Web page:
Due to the fundamental contribution a multigenerational workforce can provide to an organization, various organizations have designed strategies and techniques to ensure they achieve maximum output from each generation. According to Iden (2016), addressing the challenges of a multigenerational workforce requires creative engagement practices which involve understanding the employees and introducing practices are appealing and favorable to all the generations. This is essential as it has been noted earlier; having practices that are favorable to all the generations is much important and fruitful to the organization. Additionally, mentoring and training programs aimed at providing the employees with information and ideas on how best to interact despite their generational gaps can improve a sense of organization identity. The importance of training is also emphasized by Klaffke (2015).Klaffke analyzed best practices from the United States of America as far managing of the multigenerational workforce is concerned. He noted that diversity training forms the backbone of all other strategies. Another measure proposed is the change in office structures to suit the needs of all the generations within the organizations. This is because of the different generations have their specific needs when it comes to office structure. For example, the younger generation will feel comfortable in a place which is well reached with all forms of modern technology. Without this, the younger generation will feel out of place and uncomfortable. As a matter of fact, communication is an essential element to the success of any organization or entity, and if not emphasized, then the success of the organization is compromised. Miscommunication between the generations is one of the major problems affecting many workplaces, especially in the United States of America (Legas & Cynthia, 2012). Miscommunication causes conflicts and production breakdown at the workplaces. It is evident that different generations have different communication strategies and preferences. For instance, while young employees may embrace technology-based communication and innovation, the senior employees may prefer traditional methods such as memos and letters. Legas and Cythnia (2012) further reported that inter-generation competition is a major cause of conflicts in a multigenerational workforce. Namita, therefore, insists that there is a great need to find ways in which the organizations can well engage the generations for maximum output. I agree with Namita’s findings that one of the best strategies to effectively manage multigenerational workforce is to create an all-inclusive work environment and culture. According to Namita (2012), an all-inclusive workplace entails the way the leaders interact with the employees and how they address or communicate with them. This should be structured in a way that all the generations at the workplace will feel comfortable and appreciated.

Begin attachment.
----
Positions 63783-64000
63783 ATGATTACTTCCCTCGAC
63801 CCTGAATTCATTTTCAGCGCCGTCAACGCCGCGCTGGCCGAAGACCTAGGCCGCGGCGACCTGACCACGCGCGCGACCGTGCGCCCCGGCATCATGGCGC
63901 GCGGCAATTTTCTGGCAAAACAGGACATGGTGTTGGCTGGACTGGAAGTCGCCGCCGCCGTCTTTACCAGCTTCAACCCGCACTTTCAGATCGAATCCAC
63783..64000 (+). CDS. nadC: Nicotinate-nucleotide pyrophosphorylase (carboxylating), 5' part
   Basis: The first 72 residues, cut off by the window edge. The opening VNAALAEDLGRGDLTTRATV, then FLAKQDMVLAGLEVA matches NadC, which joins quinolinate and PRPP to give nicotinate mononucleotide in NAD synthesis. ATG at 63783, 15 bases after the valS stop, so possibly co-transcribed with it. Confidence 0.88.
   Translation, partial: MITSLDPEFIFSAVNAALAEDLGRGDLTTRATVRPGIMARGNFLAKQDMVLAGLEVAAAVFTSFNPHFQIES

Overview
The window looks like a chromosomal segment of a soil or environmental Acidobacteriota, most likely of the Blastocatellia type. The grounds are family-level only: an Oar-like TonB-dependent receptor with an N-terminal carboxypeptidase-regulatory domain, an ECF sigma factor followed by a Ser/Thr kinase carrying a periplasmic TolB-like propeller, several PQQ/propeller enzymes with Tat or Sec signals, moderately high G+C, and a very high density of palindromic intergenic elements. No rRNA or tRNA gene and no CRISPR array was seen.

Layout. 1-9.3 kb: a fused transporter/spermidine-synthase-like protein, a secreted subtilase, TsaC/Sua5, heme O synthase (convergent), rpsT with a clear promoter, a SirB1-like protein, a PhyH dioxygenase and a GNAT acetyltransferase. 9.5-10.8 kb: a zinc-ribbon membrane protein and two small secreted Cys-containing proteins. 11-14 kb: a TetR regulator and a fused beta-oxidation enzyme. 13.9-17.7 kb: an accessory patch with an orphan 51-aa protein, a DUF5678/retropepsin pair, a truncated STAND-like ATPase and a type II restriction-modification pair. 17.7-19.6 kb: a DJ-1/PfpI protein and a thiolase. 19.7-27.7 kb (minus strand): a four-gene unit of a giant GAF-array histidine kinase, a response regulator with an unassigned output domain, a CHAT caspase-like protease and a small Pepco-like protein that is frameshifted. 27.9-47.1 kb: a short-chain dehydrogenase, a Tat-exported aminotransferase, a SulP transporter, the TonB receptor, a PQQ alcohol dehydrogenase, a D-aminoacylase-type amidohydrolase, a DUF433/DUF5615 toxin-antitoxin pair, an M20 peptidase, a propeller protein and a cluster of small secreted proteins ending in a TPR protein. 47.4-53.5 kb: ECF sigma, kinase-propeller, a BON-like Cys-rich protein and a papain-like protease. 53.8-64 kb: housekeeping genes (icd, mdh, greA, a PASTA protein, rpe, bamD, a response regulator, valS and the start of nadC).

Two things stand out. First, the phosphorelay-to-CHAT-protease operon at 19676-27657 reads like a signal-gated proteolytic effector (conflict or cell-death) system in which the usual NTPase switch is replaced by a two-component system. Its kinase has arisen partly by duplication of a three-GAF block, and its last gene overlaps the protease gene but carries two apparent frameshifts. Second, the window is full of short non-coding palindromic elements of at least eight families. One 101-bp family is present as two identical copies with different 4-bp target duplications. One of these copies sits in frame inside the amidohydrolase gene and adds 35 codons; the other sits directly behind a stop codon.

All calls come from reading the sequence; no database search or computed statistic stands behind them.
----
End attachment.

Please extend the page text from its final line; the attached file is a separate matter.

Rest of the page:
In conclusion, there is a consensus among leaders and managers that competence in managing multigenerational workforce is essential for 21st leaders. Employees’ demographics are changing, and as more young people enter the job market, there is a great need to ensure their potential is exploited effectively. Scholars agree that multigenerational workforce present numerous opportunities including improvement in corporate culture, organizational competitiveness, boosts employee engagement and morale as well as improving employee retention. Effective management of the diverse workforce requires adequate training, effective communication structures and channels, mentoring programs, and knowledge transfer.


Bursch, D, & Kip (2014).Managing the Multigenerational Workplace. University of North Carolina Executive Department.

Iden, R L(2016). Strategies for Managing a Multigenerational Workforce.Dissertation. Walden University.

Klaffke, M (2015). Managing the Multigenerational Workforce: Lessons German Companies Can Learn from Silicon Valley. The University of California, Berkeley, 2015.

Legas, M, & Cynthia H (2012). Leveraging Generational Diversity in Today’s Workplace. Online Journal of Workforce Education and Development, vol.5, no. 3, 2012, p. 1.

Namita R (2012). Engaging Generations at Workplace. Society for Human Resource Management, vol. 1, no. 1, 2012, pp. 1-8.

October 20, 2021